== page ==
How Teachers Prepare for the School Year

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“I would say one of the biggest misconceptions is that teachers always have the summer off. I’ve never had a summer off,” said eighth grade teacher Christine Martin at Crone Middle School.

For Martin, work in her classroom doesn’t end on the last day of school. She stays busy all summer long preparing for her new students in August.

“There have been teachers that do summer school or they take development classes,” said Martin. “They follow a lot of blogs and do a lot of book clubs. So we’re constantly thinking and planning and even if you’re at a bookstore you’re like ‘oh I could use that for my classroom.’ So I feel like we’re always in school even when we’re not in school.”

Hundreds of other educators throughout districts 204 and 203 are doing similar prep work. Take kindergarten teacher Gretchen Dexter for example, who’s been setting up her curriculum and classroom for the past week.

“So in my classroom I decided to do a camping theme, so I just went to Walmart and bought a tent,” said Dexter. “So the great part is Beebe Home and School does help us. So they give us a small stipend so we can purchase what we want for our classroom using the money that they provide us with.”

But a small stipend might not always be enough. Many love to decorate their classroom to create a welcoming learning environment for their students, but sometimes teachers dig into their own pockets to do so.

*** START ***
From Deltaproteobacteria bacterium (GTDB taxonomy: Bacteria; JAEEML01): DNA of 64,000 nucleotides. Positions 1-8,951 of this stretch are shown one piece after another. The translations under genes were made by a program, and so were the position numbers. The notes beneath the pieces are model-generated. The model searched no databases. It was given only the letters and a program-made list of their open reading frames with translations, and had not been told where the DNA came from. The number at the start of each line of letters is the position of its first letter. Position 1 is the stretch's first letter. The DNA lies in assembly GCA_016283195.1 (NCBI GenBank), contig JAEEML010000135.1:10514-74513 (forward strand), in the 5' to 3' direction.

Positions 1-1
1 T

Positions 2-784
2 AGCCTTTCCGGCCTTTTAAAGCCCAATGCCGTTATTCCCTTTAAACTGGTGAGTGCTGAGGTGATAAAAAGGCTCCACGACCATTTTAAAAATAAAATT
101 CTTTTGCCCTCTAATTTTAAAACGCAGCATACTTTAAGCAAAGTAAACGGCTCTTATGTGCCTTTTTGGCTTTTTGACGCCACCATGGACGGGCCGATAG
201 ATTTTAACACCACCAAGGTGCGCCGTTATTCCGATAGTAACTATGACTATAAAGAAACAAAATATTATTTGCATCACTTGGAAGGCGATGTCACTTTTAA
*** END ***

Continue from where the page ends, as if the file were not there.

“The estimate for typical teachers is about $500 a school year,” said Martin. “So that is probably pretty true. We’re also pretty lucky to be in a district that supports us and gives us some money and we have lots of grants.”

District 203 provides an Instructional Resource Center full of teaching materials free of cost to its educators. 203 and 204 also share a printing center to create classroom materials like posters, calendars, and planners.

And those materials can differ quite a bit depending on the grade level. While Martin’s been busy setting up a Starbucks theme and expanding the library in her eighth grade classroom, Dexter’s kindergarten class uses up more paper and art supplies.

“In kindergarten through second grade you do still need crayons, pencils, and all of those supplies that they’re going to use with their hands. So ultimately the cost in kindergarten is going to be more on paper products, which is going to be more expensive,” explained Dexter. “But as they continue to grow like they’re using now more of the Chrome Book, the expense comes more from the district where they’re providing that technological software that they need to continue to grow and flourish.”

Both teachers agree that their passion for what they do is well worth what they invest into their classrooms.

“Making sure that everything is colorful and just a great reminder for students that they feel warm and welcomed,” added Dexter.

The first day of school for District 203 is August 16 and for District 204 is August 21.

If you’re looking to help your local teachers, some of the most request supplies during the school year are tissue boxes and other cleaning products.

Naperville News 17’s Christine Lena reports.